War turns our colossus to putty

Prime-ministerial dominance and allegations about control-freakery marked years one and two of this government. Now we are witnessing, at home and abroad, the severe limitations of prime-ministerial power. Scotland and Wales look to new rulers, not all of them even from the mighty Labour Party. In Belgrade, Slobodan Milosevic stands defiant in spite of the hawkish Tony Blair. Suddenly Blair does not seem quite the dominant figure he appeared to be only weeks ago.

You would not believe it from some of the reporting and analysis of recent days but, as far as devolution was concerned, Blair really was ready to give up some power. The coverage reflects a curious view of Blair. Much of the time the media portrays him as a far-sighted colossus who bestrides the political stage. Over devolution, however, they depict him as a numbskull, the only person in the country unaware of what happens when power is devolved and elections are held under a form of proportional representation. Ever since Blair became leader, when he was unquestionably less enthusiastic about devolution than John Smith, there has been patronising talk of "unintended consequences" arising from the Scottish Parliament. Now reports suggest that the outcome of the elections have left him reeling: the Downing Street autocrat does not like this messy coalition business and is rarely off the phone to Donald Dewar.

Yet even my nine-year-old son knew that a coalition was likely in Scotland (in our sad household, he also thought the single "Sexual Healing" was entitled "Single Currency", although if you listen to the over-produced chorus, he has a point). Blair, too, knew that Labour would not win an overall majority in Scotland: the voting system made some form of power-sharing almost inevitable.

Blair enjoys symbolic acts of radicalism - but wants to avoid their practical consequences. Thus, he appointed Frank Field as social security minister to the sound of trumpets and sacked him when he dared to come up with proposals that bore some relation to his well-known views. He told Lord Jenkins to go away and find a new voting system. When he found one, though, it was kicked into the long grass and may never be found again.

No doubt Blair would have preferred to commission a review on the Efficacy of Coalitions in Scotland and Wales, to report back in 2003, rather than face the real thing.

But the practical consequences of devolution were unavoidable. Blair will be more relaxed than troubled about this. What is more, I suspect that his project with the Liberal Democrats in London is far from dead as a result.

The "project" is spoken of as a fully worked-out scheme, which it is not. Blair is experimenting as he goes along, leaving all options open.

Only recently, I suggested that if there were no referendum on electoral reform in this parliament (and there won't be), a new voting system would not be in place for the election after next. But Blair won't want to ditch the Liberal Democrats. At the last election, Paddy Ashdown's party was part of an unbeatable informal anti-Tory coalition. The Lib Dems performed well in the local elections last week, while the Tories made some progress. The electoral advantages of an informal alliance between the Liberal Democrats and Labour against a recovering Tory party were reinforced, rather than undermined.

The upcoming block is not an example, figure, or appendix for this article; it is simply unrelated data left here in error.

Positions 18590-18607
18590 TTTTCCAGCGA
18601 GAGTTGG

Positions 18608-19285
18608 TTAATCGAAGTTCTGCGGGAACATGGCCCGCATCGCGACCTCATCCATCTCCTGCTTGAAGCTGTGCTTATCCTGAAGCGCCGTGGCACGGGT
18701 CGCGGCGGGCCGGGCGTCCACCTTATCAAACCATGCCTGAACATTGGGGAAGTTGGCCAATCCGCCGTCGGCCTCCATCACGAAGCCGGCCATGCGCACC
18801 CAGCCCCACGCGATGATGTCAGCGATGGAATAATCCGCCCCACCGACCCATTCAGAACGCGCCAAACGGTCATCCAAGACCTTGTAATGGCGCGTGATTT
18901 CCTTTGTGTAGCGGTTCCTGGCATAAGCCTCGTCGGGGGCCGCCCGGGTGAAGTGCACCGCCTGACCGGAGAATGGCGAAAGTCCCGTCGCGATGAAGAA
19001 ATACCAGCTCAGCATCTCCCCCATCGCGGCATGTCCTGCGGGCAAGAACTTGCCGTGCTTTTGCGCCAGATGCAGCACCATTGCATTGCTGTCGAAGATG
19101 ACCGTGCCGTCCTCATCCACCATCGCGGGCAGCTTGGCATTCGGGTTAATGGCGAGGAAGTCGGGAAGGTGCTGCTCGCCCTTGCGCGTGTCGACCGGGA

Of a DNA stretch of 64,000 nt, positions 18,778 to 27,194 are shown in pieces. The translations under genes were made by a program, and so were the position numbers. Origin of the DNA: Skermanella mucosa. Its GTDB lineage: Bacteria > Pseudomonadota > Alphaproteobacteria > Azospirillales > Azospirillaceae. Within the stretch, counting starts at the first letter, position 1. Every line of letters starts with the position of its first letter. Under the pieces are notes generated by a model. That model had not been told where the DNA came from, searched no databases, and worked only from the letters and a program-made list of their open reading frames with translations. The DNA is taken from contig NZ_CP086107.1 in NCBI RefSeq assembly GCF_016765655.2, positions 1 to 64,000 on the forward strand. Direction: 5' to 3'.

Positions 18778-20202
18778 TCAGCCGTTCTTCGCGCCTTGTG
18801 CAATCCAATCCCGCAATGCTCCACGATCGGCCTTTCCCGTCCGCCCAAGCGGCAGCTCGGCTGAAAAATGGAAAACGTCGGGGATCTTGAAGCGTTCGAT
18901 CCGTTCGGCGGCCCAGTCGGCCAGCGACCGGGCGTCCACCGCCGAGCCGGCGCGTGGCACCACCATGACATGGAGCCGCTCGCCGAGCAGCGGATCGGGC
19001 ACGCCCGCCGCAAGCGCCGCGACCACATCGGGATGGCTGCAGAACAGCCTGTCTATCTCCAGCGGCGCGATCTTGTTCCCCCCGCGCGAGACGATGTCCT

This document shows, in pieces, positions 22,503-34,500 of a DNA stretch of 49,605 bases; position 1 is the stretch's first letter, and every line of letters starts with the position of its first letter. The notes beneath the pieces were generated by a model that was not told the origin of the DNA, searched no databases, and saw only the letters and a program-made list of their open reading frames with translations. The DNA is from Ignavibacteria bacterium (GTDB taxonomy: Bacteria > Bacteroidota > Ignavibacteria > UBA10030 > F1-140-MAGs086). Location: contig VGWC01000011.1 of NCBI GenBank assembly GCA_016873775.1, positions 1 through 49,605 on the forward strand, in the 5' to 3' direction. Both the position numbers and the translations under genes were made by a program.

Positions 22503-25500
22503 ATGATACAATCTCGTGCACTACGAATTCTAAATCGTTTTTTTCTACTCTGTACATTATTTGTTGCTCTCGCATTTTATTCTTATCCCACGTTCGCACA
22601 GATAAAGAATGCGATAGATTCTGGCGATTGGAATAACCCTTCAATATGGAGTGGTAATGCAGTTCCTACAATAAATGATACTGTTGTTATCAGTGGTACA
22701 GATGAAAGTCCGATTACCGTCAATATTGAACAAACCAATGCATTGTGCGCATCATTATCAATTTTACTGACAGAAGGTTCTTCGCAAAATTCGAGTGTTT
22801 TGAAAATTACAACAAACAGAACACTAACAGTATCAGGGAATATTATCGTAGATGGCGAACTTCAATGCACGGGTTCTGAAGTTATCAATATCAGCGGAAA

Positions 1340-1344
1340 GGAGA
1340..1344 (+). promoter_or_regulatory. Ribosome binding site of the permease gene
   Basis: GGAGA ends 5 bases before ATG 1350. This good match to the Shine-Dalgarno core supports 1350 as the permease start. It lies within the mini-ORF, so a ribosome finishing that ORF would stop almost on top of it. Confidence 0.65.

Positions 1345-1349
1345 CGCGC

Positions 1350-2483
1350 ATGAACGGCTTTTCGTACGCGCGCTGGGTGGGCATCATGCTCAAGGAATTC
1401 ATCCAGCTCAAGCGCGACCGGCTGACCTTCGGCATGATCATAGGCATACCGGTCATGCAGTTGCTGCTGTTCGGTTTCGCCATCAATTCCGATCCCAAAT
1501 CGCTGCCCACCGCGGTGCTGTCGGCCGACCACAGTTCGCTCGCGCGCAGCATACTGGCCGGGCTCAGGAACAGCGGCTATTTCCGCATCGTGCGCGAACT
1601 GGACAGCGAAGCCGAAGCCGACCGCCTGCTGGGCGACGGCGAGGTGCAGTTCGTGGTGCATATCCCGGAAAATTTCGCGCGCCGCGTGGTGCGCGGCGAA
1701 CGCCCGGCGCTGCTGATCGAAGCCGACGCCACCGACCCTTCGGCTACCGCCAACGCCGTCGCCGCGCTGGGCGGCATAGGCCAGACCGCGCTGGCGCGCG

Scotland and Wales will be test beds. Some of the Labour members of the Scottish Parliament may not be enthusiastic representatives of the new Labour model army, and the Welsh Labour group may still be reeling from centralised interference - but what did anyone expect? When power devolves, tensions arise.

The row over tuition fees is an early example. If Scotland does not have tuition fees, so be it. Even in poor old centralised England, there is considerable variation in council tax levels. This does not mean everyone rushes off to live in areas where bills are lowest. English students won't all head up to Scotland, either.

Other such challenging issues will come up. What will happen, for example, if the Scottish Parliament awards nurses a higher pay rise than in England and Wales? The answer is that a few English nurses will move to Scotland, but not many.

You cannot have devolution and expect no divergence in policy - or else there would be little point in having devolution. As this was obvious before a single vote was cast last Thursday, I doubt if ministers in London are too taken aback.

Neither devolution, nor the election results last week, challenge the Blair aura of invincibility. It is the war in the Balkans, infinitely less predictable, that threatens to do that.

In his recent Commons statement, Robin Cook condemned critics for failing to focus on the intentional acts of depravity taking place in Kosovo, rather than the unintentional ones committed by Nato. But the air strikes were supposed to prevent the very acts of depravity that Cook is now highlighting to justify the war. Michael Howard quite rightly reminded MPs that the original war aim was to avoid a humanitarian catastrophe in Kosovo. Instead, the catastrophe has become the reason for intensifying the war.

The government is improvising unconvincingly over the Balkans, while MPs (and not only Tory ones) are raising more questions about how the war can be won and what would constitute a victory. The answers remain far from clear.

Blair will have given some thought to the rather obvious consequences of devolution. He has known for years that he would be giving some power away. Did he appreciate that he never had the power in the first place to win a war convincingly in the Balkans?

This article first appeared in the 17 May 1999 issue of the New Statesman, The NS Essay - A culture of pretence